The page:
AceShowbiz - Frank Ocean has addressed backlash over his queer club night called PrEP+, which launched on Thursday night, October 17 in New York. The invite-only party, the first in a series of queer club nights, was meant as a "homage to what could have been of the 1980s' NYC club scene if the drug PrEP... had been invented in that era."
Following the party, Frank faced criticisms from the LGBTQ+ community, including allegations that the party was funded by Gilead Sciences, the company behind PrEP, or pre-exposure prophylaxis - the prevention of HIV. Denying this, the openly bisexual rapper said in a statement posted on his Tumblr page, "Not funded by Gilead Sciences. Funded by Blonded, independently. Let’s just get that out of the way."
The "Novacane" hitmaker also responded to claim that the party was a PR stunt. "I saw someone say that this was a PR stunt etc etc, pshhh b***h pls come get a drink next time and I'll put several barstools out so you can have as many seats as you need," he wrote.
Some others accused Frank of attempting to rewrite history by reimagining what New York's queer club culture would have been like had the drug existed. Acknowledging that the culture has so much changed since the 1980s, the 31-year-old elaborated, "I recognize NY wasn't all lasers and disco lighting and that simultaneously, there was a lot of crime and poverty and that a huge part of club culture, the gay community, at that time were being wiped out by HIV + AIDS."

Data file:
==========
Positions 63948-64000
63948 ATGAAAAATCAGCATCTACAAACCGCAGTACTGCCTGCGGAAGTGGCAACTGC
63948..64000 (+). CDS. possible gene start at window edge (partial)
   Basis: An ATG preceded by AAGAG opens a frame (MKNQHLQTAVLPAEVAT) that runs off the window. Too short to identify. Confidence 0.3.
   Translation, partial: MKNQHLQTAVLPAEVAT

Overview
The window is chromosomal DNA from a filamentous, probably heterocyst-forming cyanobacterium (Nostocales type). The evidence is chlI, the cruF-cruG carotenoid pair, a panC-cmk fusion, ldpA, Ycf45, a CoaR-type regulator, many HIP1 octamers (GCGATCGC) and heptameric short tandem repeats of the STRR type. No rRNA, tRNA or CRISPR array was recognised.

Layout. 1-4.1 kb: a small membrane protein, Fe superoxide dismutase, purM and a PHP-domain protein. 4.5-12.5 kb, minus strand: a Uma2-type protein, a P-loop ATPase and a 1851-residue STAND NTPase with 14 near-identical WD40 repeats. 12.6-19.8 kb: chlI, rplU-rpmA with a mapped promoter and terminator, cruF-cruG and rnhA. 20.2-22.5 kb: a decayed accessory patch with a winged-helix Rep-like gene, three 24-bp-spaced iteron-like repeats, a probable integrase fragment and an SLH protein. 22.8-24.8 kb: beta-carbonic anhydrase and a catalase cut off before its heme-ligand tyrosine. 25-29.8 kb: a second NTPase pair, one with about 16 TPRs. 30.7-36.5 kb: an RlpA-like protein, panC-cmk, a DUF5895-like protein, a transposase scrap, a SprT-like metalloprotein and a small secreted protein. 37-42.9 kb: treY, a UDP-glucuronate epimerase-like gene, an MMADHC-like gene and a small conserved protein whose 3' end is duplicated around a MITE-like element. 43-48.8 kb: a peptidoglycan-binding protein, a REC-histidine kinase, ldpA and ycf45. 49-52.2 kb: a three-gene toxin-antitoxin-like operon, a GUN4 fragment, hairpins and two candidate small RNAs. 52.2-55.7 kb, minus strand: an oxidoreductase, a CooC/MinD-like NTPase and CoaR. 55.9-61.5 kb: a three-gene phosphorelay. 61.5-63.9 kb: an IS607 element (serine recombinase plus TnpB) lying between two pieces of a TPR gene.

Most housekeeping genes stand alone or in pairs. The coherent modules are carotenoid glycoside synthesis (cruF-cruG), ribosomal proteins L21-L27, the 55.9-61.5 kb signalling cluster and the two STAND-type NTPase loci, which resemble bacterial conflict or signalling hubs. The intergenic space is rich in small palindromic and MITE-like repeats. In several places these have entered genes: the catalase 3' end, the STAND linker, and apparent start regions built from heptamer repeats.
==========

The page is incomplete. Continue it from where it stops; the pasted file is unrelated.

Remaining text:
He went on defending his decision to name the party after the controversial method of HIV prevention. "I decided to name, what was otherwise going to be a night of lights and music inspired by an era of clubbing that I loved PrEP+ because while designing the club which is inside of an old glass factory basement in Queens...I started to imagine in an era where so many lives were lost and so much promise was lost forever along with them, what would it have been like if something, anything had existed that in all probability would’ve saved thousands and thousands of lives," he explained.
Not apologizing for the theme, he added, "I'm an artist, it's core to my job to imagine realities that don't necessarily exist and it's a joy to. A couple days before we threw the party, I was discussing this subject with my team and one of the architects I work with thought that PrEP as a drug had reached '100% saturation' so far as awareness. I thought he was dead wrong so I asked a friend...if he knew what PrEP was and his response was 'isn't that some type of viagra or something'. My ex who I was with for several years didn't know about it when we first met at a gay club in LA. Awareness isn't always what we'd hope it would be."